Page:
Ncd has been studied extensively, in particular with respect to its direction of motion. In contrast to most kinesins, Ncd and other Kinesin-14 motors move to microtubule minus ends. The elements responsible for Ncd's direction of motion have been mapped by several groups, who have shown that the linkage between motor domain and coiled coil plays a central role –. These studies used chimeric motors with parts of Ncd and parts of Kinesin-1, and, together with crystallographic studies, solved the fundamentals of directionality , . However, like directionality and velocity, processivity is a fundamental quality of motor proteins. The structural prerequisites for this property have not been mapped yet, in part because processivity assays are technically challenging, and the only rigorously characterized non-processive motor (Ncd) moves in the opposite direction as Kinesin-1. This makes any analysis more complicated, if not impossible. Accordingly, to our knowledge no previous study has addressed the question whether Kinesin-1/Ncd chimera move processively.
Therefore, the discovery and characterization of the non-processive kinesin plus-end motor NcKin3 for the first time made it possible to compare a processive and a non-processive kinesin motors with the goal of elucidating prerequisites for processivity and hand-over-hand motility. NcKin3 binds only with one head to the microtubule and performs a single round of ATP hydrolysis before it detaches . The second head hydrolyses the bound nucleotide at the basal rate in a microtubule independent manner, and plays a kinetically passive role for motility. This result came as a surprise as the domain organization is quite similar to Kinesin-1, in particular with respect to the location of the coiled coil dimerization domain. It posed the question why one type of motors (Kinesin-1) moves in a stepwise fashion, the other one (NcKin3) does not, and which parts of the molecules provide the functionality of stepping and coupled kinetic cycles. To locate these parts, we generated chimeric motors containing elements of processive NcKin1 and non-processive NcKin3. We analyzed the motile properties of these novel motors using single molecule fluorescence and single bead optical trapping assays, as well as transient kinetic techniques.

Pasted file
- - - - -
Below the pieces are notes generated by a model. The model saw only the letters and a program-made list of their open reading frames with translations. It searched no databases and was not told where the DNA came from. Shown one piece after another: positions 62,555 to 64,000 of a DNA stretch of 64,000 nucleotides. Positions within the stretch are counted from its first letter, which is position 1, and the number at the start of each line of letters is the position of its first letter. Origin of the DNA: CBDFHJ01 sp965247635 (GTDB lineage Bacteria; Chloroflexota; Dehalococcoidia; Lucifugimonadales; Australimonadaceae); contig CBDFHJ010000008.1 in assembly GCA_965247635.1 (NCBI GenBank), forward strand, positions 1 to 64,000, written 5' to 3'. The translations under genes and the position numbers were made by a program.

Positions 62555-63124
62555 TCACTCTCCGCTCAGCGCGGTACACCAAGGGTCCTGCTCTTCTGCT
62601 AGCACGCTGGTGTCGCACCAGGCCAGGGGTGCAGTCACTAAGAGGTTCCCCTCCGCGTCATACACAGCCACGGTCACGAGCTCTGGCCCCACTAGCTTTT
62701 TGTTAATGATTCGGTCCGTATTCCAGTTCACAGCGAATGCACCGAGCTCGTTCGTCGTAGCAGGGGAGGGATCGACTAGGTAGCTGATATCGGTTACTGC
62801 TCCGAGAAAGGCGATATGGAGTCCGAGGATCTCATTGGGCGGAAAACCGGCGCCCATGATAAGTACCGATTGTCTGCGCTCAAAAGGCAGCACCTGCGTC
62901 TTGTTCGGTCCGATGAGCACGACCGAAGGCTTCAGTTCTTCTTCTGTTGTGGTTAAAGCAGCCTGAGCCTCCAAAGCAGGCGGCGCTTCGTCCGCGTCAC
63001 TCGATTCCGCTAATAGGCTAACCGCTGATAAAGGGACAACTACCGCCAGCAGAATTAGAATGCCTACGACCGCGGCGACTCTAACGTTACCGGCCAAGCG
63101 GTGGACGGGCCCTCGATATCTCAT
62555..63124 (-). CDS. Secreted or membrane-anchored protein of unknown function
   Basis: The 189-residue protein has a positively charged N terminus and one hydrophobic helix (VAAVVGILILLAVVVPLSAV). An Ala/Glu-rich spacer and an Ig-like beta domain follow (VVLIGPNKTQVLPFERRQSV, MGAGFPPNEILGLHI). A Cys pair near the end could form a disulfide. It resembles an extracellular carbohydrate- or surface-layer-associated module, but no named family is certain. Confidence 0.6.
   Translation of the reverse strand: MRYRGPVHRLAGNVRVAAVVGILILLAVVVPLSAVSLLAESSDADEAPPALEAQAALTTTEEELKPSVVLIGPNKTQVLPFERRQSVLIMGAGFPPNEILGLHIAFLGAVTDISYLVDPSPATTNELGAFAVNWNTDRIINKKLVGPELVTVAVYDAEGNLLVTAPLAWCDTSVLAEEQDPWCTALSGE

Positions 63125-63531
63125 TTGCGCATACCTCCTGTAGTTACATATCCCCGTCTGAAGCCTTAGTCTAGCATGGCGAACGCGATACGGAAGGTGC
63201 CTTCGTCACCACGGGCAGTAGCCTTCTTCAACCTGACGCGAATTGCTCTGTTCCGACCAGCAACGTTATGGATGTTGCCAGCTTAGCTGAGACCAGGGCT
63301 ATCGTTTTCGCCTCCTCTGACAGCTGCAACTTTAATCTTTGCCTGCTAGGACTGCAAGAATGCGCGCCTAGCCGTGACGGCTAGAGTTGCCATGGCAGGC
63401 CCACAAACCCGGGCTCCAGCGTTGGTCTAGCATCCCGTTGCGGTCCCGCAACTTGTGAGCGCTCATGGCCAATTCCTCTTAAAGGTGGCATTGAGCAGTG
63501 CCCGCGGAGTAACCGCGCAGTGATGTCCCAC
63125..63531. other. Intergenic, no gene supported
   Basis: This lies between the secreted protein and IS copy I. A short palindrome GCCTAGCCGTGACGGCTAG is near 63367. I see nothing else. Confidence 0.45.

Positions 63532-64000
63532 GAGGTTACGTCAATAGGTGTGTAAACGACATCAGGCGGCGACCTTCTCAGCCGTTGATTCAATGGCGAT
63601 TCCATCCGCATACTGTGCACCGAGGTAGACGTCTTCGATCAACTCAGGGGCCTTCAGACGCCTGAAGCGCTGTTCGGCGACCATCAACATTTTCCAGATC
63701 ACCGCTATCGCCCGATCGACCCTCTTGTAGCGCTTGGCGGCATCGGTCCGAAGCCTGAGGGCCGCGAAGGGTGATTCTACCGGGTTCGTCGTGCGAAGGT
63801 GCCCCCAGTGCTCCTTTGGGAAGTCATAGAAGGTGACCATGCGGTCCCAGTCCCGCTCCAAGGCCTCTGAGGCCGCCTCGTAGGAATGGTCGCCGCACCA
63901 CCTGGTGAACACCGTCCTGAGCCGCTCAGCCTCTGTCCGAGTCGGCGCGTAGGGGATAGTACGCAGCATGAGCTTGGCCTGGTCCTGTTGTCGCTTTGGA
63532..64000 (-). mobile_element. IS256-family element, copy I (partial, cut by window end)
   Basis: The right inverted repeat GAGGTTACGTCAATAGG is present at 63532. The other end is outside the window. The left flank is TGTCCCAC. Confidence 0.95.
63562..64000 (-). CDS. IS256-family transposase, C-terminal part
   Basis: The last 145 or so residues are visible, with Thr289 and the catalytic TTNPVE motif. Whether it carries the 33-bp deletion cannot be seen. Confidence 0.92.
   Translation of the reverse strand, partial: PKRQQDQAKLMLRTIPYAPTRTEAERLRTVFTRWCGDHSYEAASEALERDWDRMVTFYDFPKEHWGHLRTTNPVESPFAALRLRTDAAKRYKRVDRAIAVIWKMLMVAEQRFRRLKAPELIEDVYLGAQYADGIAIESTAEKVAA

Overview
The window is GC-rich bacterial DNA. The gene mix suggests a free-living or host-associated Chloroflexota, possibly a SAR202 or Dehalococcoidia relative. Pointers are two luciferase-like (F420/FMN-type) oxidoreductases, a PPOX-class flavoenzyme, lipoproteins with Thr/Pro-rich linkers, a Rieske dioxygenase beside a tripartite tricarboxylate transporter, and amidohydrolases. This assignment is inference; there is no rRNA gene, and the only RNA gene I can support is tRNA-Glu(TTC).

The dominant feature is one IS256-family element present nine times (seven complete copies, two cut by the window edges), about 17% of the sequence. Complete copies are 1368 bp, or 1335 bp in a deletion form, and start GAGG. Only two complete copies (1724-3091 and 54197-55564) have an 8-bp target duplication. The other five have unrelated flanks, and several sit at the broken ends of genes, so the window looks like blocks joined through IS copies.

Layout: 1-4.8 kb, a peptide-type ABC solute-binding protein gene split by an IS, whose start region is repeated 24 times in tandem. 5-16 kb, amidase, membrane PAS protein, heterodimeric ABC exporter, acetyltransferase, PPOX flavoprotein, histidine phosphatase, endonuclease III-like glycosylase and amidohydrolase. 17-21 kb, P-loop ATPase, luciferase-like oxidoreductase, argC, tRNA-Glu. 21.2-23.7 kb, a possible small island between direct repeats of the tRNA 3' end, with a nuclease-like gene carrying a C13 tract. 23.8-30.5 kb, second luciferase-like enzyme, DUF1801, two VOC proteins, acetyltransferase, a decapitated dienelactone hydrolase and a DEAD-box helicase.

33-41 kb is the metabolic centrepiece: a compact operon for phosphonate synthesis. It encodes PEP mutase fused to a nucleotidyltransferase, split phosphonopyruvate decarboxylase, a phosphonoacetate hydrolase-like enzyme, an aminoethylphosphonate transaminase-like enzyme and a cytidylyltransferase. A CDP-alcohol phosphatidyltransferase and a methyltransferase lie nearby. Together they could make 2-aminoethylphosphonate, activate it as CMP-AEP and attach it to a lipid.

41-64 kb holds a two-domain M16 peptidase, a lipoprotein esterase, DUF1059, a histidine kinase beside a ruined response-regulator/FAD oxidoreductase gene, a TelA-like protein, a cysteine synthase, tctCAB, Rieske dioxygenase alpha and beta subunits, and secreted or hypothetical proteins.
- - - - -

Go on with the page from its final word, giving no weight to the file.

Processive motility of chimera Head1/Neck3 in TIRF assays
To map elements of kinesin involved in processive hand-over-hand motility, we used chimera of the processive, fungal NcKin Kinesin-1, and the non-processive NcKin3 Kinesin-3 motor from Neurospora crassa (Figure 1). NcKin is a ‘conventional’, processive Kinesin-1 and uses a mechanism as other Kinesin-1 motors, NcKin3 a non-processive Kinesin-3 that presumably uses a power stroke mechanism to generate microtubule plus-end directed movement , –. One construct contained NcKin's motor head in front of the neck of its the non-processive counterpart (Head1/Neck3), the other one contained the motor head of the non-processive motor in front of the neck and partial stalk of NcKin3 (Head3/Neck1). The fusion points were chosen such that motor heads contained the catalytic motor domains and their native neck-linkers (see  for a definition of domain borders).
The upper part of the figure shows the domain organization and the fusion points of chimeric kinesin motors. Below, the neck regions are shown in detail. The coiled coil assignment for the kinesin-1 members NcKin and HsKIF5B (ubiquitous conventional kinesin) is taken from the crystal structure 3KIN, the NcKin3 coiled coil is predicted by computer algorithms and experimental data . Positively charged residues are blue, negatively charged red.